APA writes: “We also are deeply disturbed by the crisis of human suffering and loss of life and liberty for civilians who are caught in this escalating conflict.” The Jewish people who were tortured, maimed, murdered; or tortured, maimed, and kidnapped, where further torture and probable death likely have been visited on them, were not “caught” in an “escalating conflict.” Barbaric, savage men specifically sought out Jewish people, sleeping in their beds or enjoying a music festival, or eating a meal, to ravage them.  We do not understand how APA, an association of psychologists, could not appreciate the unimaginably horrific trauma that was experienced by the hundreds of Jewish victims in this terrorist rampage.

APA writes: “There can be no justification for cutting off access to basic necessities, such as electricity, food and medicine.”  It seems terribly naïve for APA to write that “there is no justification” for defensive measures to be taken against a regime that has clearly told the world, again and again, that Israel and the Jewish people have no right to exist.

Does APA not understand that because Israel’s borders had been breached and Jewish people have been viciously attacked, that Israel is now in a declared war with Hamas?  Does APA not understand that nearly 200 hostages, many severely wounded, many of whom are elderly, many of whom are young children, were taken from Israel? When the United States was attacked at Pearl Harbor, was there no justification for our going to war with the Axis alliance?  Was there no justification for our attacking Japanese, German, and Italian warships and cities?  Does one genocide justify another genocide?  Absolutely not!  But, Israel has the right to protect itself against annihilation, the stated intent of the Hamas terrorists, and Israel has the right to try to negotiate for the return of its people.

APA writes: “We also condemn the rise of anti-Jewish and anti-Arab rhetoric as a result of this most recent conflict.”  The ADL has cited, since the barbaric murders of more than a thousand civilian Jews, a 488% rise in antisemitic online extremism threats and calls for violence against Jews and a 300% increase in antisemitic incidents. Since and because of the series of horrific terrorist attacks against Israeli Jews last weekend, people waved Palestinian flags over the Israeli Embassy in London, calling for genocide.  In Times Square, there were people celebrating a “victory for decolonisation” because Israel was so brutally attacked.  People chanted “gas the Jews” at the Sydney Opera House.   A “one settler, one bullet” Palestinian flag was hung over Grayson bridge in Johannesburg. Gerald Darmanin, Minister of the Interior in France, announced that police had recorded 1,000 antisemitic incidents in the 48 hours following the Hamas atrocities on October 7th.    Antisemitic incidents were also recorded in Porto, Portugal; in Glasgow, Scotland;  Madrid, Spain; Geneva, Switzerland; Berlin, Germany; Bogota, Colombia.  American Jewish parents are afraid to send their children to religious schools since last weekend.  American Jewish children and many American Jewish adults (including many of us) will no longer wear identifying Jewish clothing in public. Jewish students, at Stanford University, were openly chastised and forced to stand in a corner by a teaching assistant for being Israeli and/or Jews.  Jewish students, today, in the United States are afraid to take their meals with students they don’t know, fearing taunting, insults, physical assaults, and worse.  There was an international “Jihad Day” in major cities throughout our country (and the world) on Friday, October 13th, called by former Hamas leader, Khaled Mashal, sparking antisemitic confrontations with Jews and forcing an increased police presence and vigilance. In the United States, all synagogues and Jewish religious schools and University Hillels have had to upgrade their security measures, since the ferocious terrorist attacks last weekend. Jews all over the world have spent time in Israel and all of us have relatives and friends in Israel, some of whom have now been murdered, taken as hostages, or who have been called up to serve in the Israeli army to fight a terrible, bloody war. AMENA-Psy has shared Instagram posts that celebrate the Hamas terror in Israel.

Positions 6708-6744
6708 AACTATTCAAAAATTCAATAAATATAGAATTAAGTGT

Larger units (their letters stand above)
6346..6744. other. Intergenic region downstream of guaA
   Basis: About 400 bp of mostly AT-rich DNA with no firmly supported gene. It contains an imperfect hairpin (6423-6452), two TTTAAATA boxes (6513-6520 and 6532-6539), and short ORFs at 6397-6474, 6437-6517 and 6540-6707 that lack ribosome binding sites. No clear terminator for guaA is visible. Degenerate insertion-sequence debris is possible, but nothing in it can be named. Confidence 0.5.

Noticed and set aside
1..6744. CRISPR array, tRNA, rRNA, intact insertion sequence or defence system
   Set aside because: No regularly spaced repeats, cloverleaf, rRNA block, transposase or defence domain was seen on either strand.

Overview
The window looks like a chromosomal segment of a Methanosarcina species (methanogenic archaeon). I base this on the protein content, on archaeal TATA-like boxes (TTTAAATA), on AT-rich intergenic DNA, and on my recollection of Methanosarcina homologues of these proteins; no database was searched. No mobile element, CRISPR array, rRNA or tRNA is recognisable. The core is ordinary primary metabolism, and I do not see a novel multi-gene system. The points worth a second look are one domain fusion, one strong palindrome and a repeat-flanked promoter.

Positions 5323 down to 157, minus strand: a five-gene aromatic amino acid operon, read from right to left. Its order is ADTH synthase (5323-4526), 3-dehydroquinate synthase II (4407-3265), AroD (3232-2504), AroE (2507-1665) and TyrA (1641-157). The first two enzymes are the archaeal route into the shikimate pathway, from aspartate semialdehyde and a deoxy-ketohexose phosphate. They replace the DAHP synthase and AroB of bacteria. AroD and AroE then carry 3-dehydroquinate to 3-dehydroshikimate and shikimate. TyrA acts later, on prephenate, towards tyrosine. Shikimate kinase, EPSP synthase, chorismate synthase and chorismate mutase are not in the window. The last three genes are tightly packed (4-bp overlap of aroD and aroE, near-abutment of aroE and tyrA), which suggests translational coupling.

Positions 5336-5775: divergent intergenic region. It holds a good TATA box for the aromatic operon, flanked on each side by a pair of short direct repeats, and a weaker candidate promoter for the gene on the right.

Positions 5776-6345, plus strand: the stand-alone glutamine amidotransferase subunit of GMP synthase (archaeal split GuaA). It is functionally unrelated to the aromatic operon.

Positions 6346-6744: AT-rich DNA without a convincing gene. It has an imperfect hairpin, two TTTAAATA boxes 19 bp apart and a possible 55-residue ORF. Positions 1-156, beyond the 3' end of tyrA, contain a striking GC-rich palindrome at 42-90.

Anti-Arab and anti-Muslim attacks and rhetoric have spiked in this last week, according to the Council on American-Islamic Relations (CAIR).  A recent notable murderous hate crime occurred in Plainfield, just outside of Chicago, today, October 15th.  A 6-year old Palestinian-American boy was stabbed to death and his mother was critically injured with stab wounds.  Their landlord was charged, saying in the rampage:  “You Muslims must die.”  We are certain that Muslims and Arabs, the world over, are also suffering from taunts, confrontations because they are Muslim.  We know that Muslims, Arabs, Palestinians, are terribly suffering and grieving because their family members and loved ones are being killed and injured, right now, in Gaza.